Iraqi female journalists train at LAU
A group of Iraqi journalists received training in journalism and gender relations from media professionals and faculty at LAU Beirut.
The training participants with Dr. Yasmine Dabbous (1st from left), IMTR director; Dr. Samira Aghacy (5th from left), dean of the School of Arts and Sciences at LAU Beirut; Dr. Dima Dabbous-Sensenig (7th from left), IWSAW director; and Anita Nassar (4th from right), IWSAW assistant director.
Click on any photo above to view all four images.
A weeklong media and gender training program for 10 Iraqi female journalists took place in mid-April at LAU Beirut.
The workshop, which was designed by LAU’s Institute for Media Training and Research and Institute for Women’s Studies in the Arab World, aimed to empower participants through intensive courses in journalism and gender relations.
IWSAW Assistant Director Anita Nassar moderated the event alongside Dr. Yasmine Dabbous, IMTR director. Nassar and Dabbous welcomed the guests on the opening day of the workshop.
Nassar described her institution’s mission of connecting female activists and women through gathering key information for NGOs. Field research thus forms an integral part of activism, she told workshop participants.
The opening speech of Dabbous focused on various advantages offered by the workshop.
“This training is an opportunity for journalists from Lebanon and Iraq to learn about each other’s cultures and work ethics,” she said. “They will share knowledge, experience and stories both as media professionals and as women working in a challenging field.”
The first two days of the training covered investigative journalism, interviewing skills, ethics, cultural journalism, new media, gender representation on television, and the general challenges faced by women in the profession.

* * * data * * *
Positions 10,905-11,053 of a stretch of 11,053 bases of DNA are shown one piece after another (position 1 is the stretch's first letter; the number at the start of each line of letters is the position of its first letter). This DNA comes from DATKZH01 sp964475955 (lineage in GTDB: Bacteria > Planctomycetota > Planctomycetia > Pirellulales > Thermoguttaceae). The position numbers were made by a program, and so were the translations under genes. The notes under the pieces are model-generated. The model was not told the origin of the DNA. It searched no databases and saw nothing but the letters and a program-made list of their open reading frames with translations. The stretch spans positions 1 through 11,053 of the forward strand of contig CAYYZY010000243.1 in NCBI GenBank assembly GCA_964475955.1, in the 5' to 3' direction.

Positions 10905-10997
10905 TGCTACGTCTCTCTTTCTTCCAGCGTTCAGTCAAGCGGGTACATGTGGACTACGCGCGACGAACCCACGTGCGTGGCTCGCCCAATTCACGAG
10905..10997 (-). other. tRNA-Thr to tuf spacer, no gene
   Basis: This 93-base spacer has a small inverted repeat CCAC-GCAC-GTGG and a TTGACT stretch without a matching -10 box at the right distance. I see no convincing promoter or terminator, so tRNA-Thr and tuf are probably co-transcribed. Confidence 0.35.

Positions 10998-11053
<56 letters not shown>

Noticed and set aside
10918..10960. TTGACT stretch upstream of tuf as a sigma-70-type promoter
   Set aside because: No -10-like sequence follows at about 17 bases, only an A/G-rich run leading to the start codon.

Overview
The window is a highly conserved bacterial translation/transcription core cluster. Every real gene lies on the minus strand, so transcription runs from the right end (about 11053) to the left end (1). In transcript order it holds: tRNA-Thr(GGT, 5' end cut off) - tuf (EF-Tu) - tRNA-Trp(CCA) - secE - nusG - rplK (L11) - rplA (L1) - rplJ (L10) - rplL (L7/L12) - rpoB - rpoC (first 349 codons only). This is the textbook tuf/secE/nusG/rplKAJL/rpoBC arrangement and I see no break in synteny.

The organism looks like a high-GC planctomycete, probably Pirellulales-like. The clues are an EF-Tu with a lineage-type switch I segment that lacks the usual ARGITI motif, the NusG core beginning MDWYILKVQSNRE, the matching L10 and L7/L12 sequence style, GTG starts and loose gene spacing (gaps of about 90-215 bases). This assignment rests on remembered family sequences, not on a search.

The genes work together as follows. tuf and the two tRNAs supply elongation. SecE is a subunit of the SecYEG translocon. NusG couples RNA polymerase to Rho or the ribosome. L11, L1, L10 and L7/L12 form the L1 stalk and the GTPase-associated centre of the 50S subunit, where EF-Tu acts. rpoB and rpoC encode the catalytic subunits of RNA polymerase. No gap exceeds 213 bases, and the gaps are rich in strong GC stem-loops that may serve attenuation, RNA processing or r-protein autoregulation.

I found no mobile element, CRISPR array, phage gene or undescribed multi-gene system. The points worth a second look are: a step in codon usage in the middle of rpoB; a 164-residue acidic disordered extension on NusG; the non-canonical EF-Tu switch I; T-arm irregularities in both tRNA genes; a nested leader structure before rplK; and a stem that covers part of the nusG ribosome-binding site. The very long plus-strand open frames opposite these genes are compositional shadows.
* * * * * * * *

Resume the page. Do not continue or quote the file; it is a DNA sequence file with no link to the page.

During a friendly roundtable discussion, the Iraqi journalists, all based in the northern Iraqi city of Ninewa, discussed the heavy restrictions they face within the borders of a generally insecure zone.
Nithal Yousif Elea, a criminal law specialist who participated in the workshop, noted that females are often targeted by extremists, but insisted she would never work outside Iraq unless she could take part in her country’s struggle for democracy from abroad.
“I will serve my country as a journalist — from inside or outside Iraq,” Elea said.
The journalists had relocated from their initial residence in Mosul after receiving numerous death threats. Dozens of female journalists have been assassinated in Mosul.
“They live in dramatic, extreme conditions. It’s like a constant state of war, only worse — it’s terror,” Dabbous said.
Adding that the situation of guest journalists in Iraq can be “unbearable,” Dabbous expressed her hopes for a swift transition to freedom.
“The journalists have come to us looking for solutions to their problems. All we can do is hope that things will change over time as transition is never easy,” she continued.
Dabbous however was delighted to see the Iraqi journalists enjoying a learning experience away from the harsh conditions they live in.
“They discuss, absorb, share their problems, and ponder solutions,” Dabbous said. “Perhaps most importantly, they’re enjoying their time away from the frontlines. This is an opportunity to reflect.”
The program included trips to An-Nahar, Murr TV, Laha Magazine, as well as some touristic sites.
Diana Mukalled and Sobhiyya Najjar of Future News, Gisele Khoury and Alia Ibrahim of Al-Arabiya, Denise Rahme Fakhry and Claude Abi Nader Hindi of Murr TV, Rana Najjar of Al Hayat, and Iman Chamas of the National News Agency all featured in the workshop.
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